These scientists are preparing for life on Mars—by studying southern Utah
Utah’s otherworldly desert scenery is often showcased in Hollywood blockbusters like “Indiana Jones,” “Star Trek,” and “Pirates of the Caribbean.” Winding through the canyons and valleys of southern Utah can feel like an extraterrestrial joy ride, and there may be more truth to this similarity than we thought.
The Mars Desert Research Station (MDRS), which is owned and operated by the Mars Society, built a space analog facility in Wayne County to research the technology, operations, and science required for human space exploration. The MDRS hosts an eight-month field season for professional scientists, engineers, and college students in training for human operations on Mars, with most missions lasting 2-3 weeks in duration.
“The MDRS hosts 6-7 person crews from the US and around the world every year, typically from early October until late May, providing them with a facility to carry out important research and field studies that will benefit future human explorers on Mars,” says Michael Stoltz, media director on the project. “Each crew has its own research focus, so the type of science and technology being studied and tested at the Utah station varies widely. Some of the more common types of research being conducted by crews include engineering, communications, microbiology, robotics, geology, human factors like psychology and isolation studies, astronomy, food production and nutrition, aerial (drone) navigation, and leadership studies.”
Hollywood was onto something: While locations all around the world were considered for the facility, the area nearby Hanksville was ultimately selected as the location for the MDRS due to its Mars-like terrain and geology. The site, while relatively isolated in the southern Utah desert, is also situated in a location that allows for easy logistical and resupply access for incoming and outgoing crews.
This easy access, however, has also been causing problems for the MDRS.
“The Mars Society has been concerned as of late with the number of unsolicited visitors attempting to tour and trespass on the premises of our research facility,” says the senior Mars Society official. “With the major uptick in the number of tourists coming into southern Utah, the MDRS has experienced serious problems for their crews in simulation, especially those involved in isolation studies.”
PHOTOS APPEAR COURTESY OF THE MARS SOCIETY
Despite the warning signs informing passersby that MDRS crews are involved in scientific research, tourists and local residents have entered the area and even knocked on the door asking to tour the station. Some people have recently attempted to camp in the area and use drones to fly above the station while crew members are out on extravehicular activity (EVA) missions, further disrupting their simulation work. There has even been a number of incidents of people yelling at or threatening MDRS staff who ask these unscheduled visitors to leave the area.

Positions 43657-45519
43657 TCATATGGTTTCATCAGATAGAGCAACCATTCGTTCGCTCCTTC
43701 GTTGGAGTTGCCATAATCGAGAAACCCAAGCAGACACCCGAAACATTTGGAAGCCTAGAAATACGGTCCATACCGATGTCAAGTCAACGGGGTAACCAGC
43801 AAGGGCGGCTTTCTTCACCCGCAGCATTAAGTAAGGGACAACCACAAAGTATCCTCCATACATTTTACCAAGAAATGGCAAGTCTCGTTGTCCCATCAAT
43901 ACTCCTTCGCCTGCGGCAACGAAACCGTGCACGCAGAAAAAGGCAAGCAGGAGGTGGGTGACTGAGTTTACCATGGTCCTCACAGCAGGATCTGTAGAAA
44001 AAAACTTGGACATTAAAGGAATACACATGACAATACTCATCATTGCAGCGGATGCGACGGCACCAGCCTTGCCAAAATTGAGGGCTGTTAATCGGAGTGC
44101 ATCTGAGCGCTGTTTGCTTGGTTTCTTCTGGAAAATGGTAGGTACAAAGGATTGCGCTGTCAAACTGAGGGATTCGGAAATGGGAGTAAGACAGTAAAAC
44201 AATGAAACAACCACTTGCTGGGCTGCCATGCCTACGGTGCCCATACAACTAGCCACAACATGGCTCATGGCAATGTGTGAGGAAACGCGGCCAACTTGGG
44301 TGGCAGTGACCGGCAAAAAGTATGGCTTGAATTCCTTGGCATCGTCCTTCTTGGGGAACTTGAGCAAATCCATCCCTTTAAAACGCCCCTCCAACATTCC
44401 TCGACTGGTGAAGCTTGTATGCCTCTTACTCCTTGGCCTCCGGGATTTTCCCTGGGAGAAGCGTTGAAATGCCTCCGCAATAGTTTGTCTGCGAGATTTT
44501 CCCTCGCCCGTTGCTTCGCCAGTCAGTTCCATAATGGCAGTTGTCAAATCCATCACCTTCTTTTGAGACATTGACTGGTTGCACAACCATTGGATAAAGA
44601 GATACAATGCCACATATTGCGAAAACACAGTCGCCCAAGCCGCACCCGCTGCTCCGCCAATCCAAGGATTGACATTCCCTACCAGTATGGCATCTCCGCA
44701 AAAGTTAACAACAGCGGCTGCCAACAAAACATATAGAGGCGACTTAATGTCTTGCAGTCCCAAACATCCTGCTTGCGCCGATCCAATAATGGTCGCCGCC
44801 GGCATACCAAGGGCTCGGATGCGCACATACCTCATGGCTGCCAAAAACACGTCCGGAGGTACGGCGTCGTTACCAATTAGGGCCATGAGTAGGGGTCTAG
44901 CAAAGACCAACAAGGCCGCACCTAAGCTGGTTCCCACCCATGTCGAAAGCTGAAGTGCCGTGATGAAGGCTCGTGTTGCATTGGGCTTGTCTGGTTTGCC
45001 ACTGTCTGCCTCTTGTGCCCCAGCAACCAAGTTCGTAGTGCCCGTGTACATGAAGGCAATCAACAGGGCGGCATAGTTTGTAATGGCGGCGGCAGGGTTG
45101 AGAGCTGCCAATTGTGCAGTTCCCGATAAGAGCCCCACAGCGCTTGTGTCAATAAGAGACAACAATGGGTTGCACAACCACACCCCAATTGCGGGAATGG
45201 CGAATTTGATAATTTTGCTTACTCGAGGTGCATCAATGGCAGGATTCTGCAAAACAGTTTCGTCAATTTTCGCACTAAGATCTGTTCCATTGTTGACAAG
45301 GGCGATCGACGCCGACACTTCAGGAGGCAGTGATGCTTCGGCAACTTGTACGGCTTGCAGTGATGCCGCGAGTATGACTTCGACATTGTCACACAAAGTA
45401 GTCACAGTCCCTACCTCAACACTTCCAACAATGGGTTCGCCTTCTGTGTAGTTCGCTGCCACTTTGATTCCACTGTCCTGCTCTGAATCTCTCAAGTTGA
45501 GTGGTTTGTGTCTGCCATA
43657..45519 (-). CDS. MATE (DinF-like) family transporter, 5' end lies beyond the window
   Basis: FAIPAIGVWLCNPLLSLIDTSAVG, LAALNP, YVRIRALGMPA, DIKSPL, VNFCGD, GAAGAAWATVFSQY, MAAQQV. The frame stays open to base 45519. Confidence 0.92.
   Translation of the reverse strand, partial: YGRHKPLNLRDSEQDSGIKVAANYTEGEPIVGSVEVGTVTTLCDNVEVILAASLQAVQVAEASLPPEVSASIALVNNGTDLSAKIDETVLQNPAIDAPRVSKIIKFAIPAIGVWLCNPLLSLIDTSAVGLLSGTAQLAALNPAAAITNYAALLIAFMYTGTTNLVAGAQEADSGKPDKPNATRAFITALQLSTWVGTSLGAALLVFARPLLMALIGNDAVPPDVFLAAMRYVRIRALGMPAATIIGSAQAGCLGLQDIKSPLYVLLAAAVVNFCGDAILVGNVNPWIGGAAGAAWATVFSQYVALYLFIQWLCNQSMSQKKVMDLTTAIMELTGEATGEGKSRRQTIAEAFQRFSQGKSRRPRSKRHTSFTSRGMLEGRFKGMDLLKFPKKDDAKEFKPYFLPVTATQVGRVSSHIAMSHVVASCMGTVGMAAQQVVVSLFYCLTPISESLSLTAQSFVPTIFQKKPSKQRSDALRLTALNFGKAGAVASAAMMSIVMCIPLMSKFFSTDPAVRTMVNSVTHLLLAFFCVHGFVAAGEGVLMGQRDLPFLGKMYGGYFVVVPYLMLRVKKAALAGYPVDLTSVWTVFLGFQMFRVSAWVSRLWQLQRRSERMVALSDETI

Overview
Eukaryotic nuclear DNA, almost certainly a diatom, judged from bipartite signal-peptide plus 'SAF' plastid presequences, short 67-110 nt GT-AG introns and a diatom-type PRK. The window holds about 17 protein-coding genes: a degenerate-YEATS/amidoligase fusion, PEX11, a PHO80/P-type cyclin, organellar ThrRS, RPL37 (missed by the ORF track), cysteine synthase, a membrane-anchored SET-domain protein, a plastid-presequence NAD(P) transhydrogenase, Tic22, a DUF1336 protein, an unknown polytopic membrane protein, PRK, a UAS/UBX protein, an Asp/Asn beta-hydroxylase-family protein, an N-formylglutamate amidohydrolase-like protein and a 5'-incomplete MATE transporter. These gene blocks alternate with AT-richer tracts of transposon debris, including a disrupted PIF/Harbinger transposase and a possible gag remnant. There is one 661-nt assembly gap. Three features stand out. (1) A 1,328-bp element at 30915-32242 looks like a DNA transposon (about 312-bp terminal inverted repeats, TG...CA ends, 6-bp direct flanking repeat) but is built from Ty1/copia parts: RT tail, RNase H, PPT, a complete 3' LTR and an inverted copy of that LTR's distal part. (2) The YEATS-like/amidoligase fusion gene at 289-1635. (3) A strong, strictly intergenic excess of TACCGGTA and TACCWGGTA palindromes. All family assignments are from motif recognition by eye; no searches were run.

Some Utah tourism websites have begun listing MDRS as a “tourist attraction,” which it clearly isn’t. The Mars Society has notified these websites, but few agreed to edit this error. The Hanksville town council and local chamber of commerce have also been asked to discontinue referring visitors to MDRS as a location of interest.
While the facility is strictly closed to the public, detailed information about the research station can be found on the MDRS website, including floor plans of the main habitat and an overview of the five other structures on campus. These facilities include two observatories, a “GreenHab” that houses conventional and aquaponic growing systems, a microbiological and geological laboratory, and a refitted Chinook helicopter that “can house an ATV/rover for repairs and will be used for engineering research,” according to the website. Applications to be considered for future crews can also be submitted online.
Citing crews from Belgium, Australia, France, Italy, and more during just the 2021-2022 field season alone, researchers from around the world are continuously learning more about the red planet 111.87 million miles away—all from rural Utah.
“MDRS began operations in 2001 as a fully volunteer enterprise,” the MDRS site reads. “Over 1,000 people have participated as crew and many are now involved in other analog studies at different places around the world.”